05.05.10

Leahy Proposes Amendment To Wall Street Reform Bill To Repeal Antitrust Exemption For Health Insurers

...Amendment Cosponsored By 21 Senators

WASHINGTON – Senator Patrick Leahy (D-Vt.) Wednesday filed an amendment to the pending Wall Street reform legislation to repeal the health insurance industry’s exemption from federal antitrust laws.  Leahy introduced legislation in September to repeal the exemption, and sought to include the repeal in the health insurance reform legislation enacted earlier this year.

“The recent economic crisis showed all of us that corporations do not act responsibly without adequate oversight,” said Leahy.  “It is important to remember that there is another industry that is not required even to play by the same rules of competition as everyone else.  Benefiting from a six-decade-old special interest exemption, the health insurance industry is not subject to the Nation’s antitrust laws.  We can surely agree that health insurers should not be allowed to collude to fix prices and allocate markets.”   

May 5, 2010, Judiciary Hrg on Violence Against Women ActThe Health Insurance Industry Antitrust Enforcement Act will overturn the long-held exemption from federal antitrust laws enjoyed by health insurers.  The House of Representatives overwhelmingly approved a companion measure earlier this year, and President Obama and the administration strongly support its enactment.  In March, Leahy and 22 Senators sent a letter to the Senate Majority urging him to set a vote on the measure.

Leahy continued, “Large corporate interests impact the daily lives of hardworking Americans and must be regulated.  When any large corporation acts irresponsibly, whether it is a financial institution or a health insurance company, Americans pay the price.  This amendment, the Health Insurance Industry Antitrust Enforcement Act will repeal the health insurers’ antitrust exemption and ensure that they follow basic rules of fair competition.  Competition ensures that consumers will pay lower prices and receive more choices.”

Leahy chairs the Senate Judiciary Committee, which held a hearing about repealing the exemption in October.  Majority Leader Harry Reid (D-Nev.) and the Assistant Attorney General for the Antitrust Division at the Department of Justice, Christine Varney, both testified at the hearing about the benefits of repealing the exemption. 

The Health Insurance Industry Antitrust Enforcement Act is supported by the Consumer Federation of America, the American Hospital Association, the American Academy of Pediatrics, and the American Dental Association.  Attorneys General from nine states sent a letter to Leahy in November indicating strong support for the measure.

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Statement Of Senator Patrick Leahy (D-Vt.),
Chairman, Senate Judiciary Committee,
On Filing The Health Insurance Industry Antitrust Enforcement Act
As An Amendment To The Restoring American Financial Stability Act Of 2010
May 5, 2010 

Last week we began debate on Senator Dodd’s Wall Street Reform legislation.  This is the culmination of a lengthy dialogue on how best to reign in Wall Street’s excesses, and bring about a new era of corporate responsibility.  I have pushed, and will continue to push, for reform that preserves the role of the antitrust laws as a tool to keep Wall Street honest and promote competition in the financial industry.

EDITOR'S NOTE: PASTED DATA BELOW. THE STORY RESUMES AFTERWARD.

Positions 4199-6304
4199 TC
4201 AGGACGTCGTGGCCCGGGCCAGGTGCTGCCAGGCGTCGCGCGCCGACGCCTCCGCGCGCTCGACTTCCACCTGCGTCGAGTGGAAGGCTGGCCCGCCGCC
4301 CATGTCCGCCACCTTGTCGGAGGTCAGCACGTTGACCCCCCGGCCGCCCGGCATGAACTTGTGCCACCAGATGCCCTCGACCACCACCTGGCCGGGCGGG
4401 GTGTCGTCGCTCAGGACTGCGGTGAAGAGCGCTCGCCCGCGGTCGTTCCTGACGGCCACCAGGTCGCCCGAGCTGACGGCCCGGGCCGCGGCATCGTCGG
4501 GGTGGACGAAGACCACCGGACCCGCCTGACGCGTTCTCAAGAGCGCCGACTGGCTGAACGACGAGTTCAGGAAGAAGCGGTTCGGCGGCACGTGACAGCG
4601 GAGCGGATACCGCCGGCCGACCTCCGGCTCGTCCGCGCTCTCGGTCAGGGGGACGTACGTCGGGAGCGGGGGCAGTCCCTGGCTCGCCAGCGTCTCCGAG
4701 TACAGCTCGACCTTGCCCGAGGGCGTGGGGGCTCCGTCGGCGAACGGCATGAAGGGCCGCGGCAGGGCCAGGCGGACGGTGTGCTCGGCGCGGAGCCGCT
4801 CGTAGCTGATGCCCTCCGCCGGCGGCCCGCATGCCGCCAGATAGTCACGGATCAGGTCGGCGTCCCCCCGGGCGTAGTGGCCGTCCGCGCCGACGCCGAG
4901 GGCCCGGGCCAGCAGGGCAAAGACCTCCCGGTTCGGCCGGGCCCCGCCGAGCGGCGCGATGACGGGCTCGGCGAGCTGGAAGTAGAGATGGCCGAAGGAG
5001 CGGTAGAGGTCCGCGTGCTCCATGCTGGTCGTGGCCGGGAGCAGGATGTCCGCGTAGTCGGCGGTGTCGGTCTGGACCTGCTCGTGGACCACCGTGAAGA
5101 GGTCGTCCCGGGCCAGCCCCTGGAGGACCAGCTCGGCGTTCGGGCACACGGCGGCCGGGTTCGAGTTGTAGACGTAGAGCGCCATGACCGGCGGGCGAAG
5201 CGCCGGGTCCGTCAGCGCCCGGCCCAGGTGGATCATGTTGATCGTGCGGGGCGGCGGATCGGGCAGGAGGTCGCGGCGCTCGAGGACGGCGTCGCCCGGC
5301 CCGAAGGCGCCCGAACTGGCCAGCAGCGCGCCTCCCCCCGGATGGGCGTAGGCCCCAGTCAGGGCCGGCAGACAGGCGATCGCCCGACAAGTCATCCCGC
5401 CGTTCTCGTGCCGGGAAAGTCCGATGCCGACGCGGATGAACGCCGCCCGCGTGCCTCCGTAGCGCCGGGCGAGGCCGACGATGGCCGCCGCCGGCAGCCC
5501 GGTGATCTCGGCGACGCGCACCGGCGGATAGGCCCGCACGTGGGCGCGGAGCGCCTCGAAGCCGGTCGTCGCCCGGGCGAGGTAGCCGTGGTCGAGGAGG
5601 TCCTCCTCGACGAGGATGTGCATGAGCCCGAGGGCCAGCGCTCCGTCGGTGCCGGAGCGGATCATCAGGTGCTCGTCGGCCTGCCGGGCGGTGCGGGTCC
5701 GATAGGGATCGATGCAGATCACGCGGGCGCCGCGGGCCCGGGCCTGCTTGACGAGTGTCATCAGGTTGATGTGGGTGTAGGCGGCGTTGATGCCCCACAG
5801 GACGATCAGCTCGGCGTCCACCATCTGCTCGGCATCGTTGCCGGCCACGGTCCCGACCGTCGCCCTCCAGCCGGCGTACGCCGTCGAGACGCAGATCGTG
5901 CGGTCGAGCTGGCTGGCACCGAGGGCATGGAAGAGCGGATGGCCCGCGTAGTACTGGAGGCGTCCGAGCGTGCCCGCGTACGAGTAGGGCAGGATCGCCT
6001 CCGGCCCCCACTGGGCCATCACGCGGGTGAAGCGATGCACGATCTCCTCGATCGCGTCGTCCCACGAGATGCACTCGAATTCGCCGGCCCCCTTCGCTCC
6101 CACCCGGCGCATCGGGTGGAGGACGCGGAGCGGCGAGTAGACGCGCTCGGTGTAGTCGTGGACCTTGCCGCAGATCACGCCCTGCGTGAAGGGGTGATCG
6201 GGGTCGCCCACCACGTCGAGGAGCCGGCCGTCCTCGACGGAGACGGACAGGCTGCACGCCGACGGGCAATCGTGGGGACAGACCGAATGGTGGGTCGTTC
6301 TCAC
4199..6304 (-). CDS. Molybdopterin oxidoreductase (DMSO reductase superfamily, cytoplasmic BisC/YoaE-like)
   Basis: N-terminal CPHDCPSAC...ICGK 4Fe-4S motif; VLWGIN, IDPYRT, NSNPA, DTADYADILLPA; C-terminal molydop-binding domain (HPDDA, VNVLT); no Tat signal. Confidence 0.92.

The recent economic crisis showed all of us that corporations do not act responsibly without adequate oversight.  As we work to pass this landmark legislation, it is important to remember that, today, there is another industry that is not required to even play by the same rules of competition as everyone else.  Benefiting from a six-decade-old special interest exemption, the health insurance industry is not subject to the Nation’s antitrust laws.  We can surely agree that health insurers should not be allowed to collude to fix prices and allocate markets.   

Large corporate interests impact the daily lives of hardworking Americans and must be regulated.  When any large corporation acts irresponsibly, whether it is a financial institution or a health insurance company, Americans pay the price.  Today I filed the Health Insurance Industry Antitrust Enforcement Act as an amendment to the Wall Street Reform Bill.  This amendment, which is cosponsored by 21 other Senators, will repeal the health insurers’ antitrust exemption and ensure that they follow basic rules of fair competition.  Competition ensures that consumers will pay lower prices and receive more choices.

Congress and the President have recently enacted comprehensive health insurance reform.   It was clear from that debate, and from the Judiciary Committee’s hearing on this issue in October, that the time to repeal the health insurers’ antitrust exemption is now.  The language I am offering today passed overwhelmingly in the House, and it is supported by the President.  It has received a cross-section of support from groups such as the Consumer Federation of America, the Consumers Union, and the American Antitrust Institute.  This repeal will ensure that basic rules of fair competition apply to those reforms included in the new health insurance reform laws. 

Last fall, I introduced similar legislation to repeal the health insurers’ antitrust exemption.  The Judiciary Committee hearing I chaired examined the merits of this repeal.  The lack of affordable health insurance plagues families throughout our country, and this amendment is an important step towards ensuring that health insurers are subject to the laws of fair competition.

Today, I renew my call for the Senate to take up and pass this amendment to repeal the antitrust exemption for health insurance companies.  I hope all Senators will join me in support.

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